There are some important differences between the graphic novel and the movie. Most apparent is the extra material about gay and transgender people (expanded from just the Valerie letters in the book into a friend of Evey's from her work and in spending extra time meeting Valerie, to pound home her story.
There are also some pointed comments about V's nature as a person of some other gender classification. He's not the mask, or even the face behind the mask. V considers himself a concept -- similar to totemic fetishes or transgender identity.
The extra time given to the persecution of ethnic minorities and homosexuals is quite possibly due to Larry (Lana) Wachowski's transgender nature. After the Matrix, Lana more or less came out, though the pair still bill themselves as the Wachowski Brothers.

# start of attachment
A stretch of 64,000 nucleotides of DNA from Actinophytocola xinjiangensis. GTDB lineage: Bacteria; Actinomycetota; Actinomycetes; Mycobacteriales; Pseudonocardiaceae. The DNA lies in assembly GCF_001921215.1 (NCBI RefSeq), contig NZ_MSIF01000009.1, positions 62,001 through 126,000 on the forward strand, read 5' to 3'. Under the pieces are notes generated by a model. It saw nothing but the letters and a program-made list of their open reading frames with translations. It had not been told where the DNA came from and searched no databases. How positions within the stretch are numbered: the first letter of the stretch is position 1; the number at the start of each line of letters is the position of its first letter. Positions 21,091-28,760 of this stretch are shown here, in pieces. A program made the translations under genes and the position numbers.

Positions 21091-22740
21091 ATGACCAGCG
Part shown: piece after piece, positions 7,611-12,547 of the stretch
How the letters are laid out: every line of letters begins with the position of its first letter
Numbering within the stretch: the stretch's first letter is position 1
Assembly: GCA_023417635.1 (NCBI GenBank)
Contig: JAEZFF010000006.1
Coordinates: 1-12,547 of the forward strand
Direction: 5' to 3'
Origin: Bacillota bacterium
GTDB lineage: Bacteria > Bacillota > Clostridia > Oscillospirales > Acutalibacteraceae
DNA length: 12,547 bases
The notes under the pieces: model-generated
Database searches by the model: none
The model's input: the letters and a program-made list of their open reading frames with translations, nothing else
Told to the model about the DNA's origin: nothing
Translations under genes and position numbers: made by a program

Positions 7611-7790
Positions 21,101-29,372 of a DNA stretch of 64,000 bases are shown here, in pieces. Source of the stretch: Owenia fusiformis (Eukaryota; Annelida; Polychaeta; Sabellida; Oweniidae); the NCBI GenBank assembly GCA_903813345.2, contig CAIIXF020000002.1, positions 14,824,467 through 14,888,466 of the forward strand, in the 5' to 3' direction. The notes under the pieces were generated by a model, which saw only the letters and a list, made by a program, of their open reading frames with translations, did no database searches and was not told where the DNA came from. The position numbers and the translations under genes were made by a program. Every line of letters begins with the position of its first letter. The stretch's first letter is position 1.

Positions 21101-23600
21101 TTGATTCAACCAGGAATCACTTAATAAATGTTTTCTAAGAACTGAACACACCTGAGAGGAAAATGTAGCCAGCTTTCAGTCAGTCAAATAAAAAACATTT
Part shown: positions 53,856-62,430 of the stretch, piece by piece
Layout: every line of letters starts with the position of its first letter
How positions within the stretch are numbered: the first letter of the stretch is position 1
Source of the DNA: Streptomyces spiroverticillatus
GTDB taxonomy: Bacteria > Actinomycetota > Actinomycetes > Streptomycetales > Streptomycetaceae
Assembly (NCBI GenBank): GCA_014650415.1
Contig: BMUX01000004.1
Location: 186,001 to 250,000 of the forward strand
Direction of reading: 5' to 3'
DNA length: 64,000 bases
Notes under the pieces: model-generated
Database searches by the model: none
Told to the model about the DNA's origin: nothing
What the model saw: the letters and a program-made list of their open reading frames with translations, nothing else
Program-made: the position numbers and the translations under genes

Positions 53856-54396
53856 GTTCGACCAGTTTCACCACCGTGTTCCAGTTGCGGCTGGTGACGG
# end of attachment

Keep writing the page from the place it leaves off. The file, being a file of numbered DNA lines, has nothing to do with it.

It's also important to note that these additions create more parallels to current events in the US -- further politicizing the movie as a parable about the current state of affairs in this country and not England in the 1980s as in the book.
The interlude where Evey stays with her friend Dominic serves no purpose in the narrative other than to add another queer face to the victims' roll call. He isn't safe, even though he stars in the most-watched program in the country, because he is a sexual deviant and a free-thinker.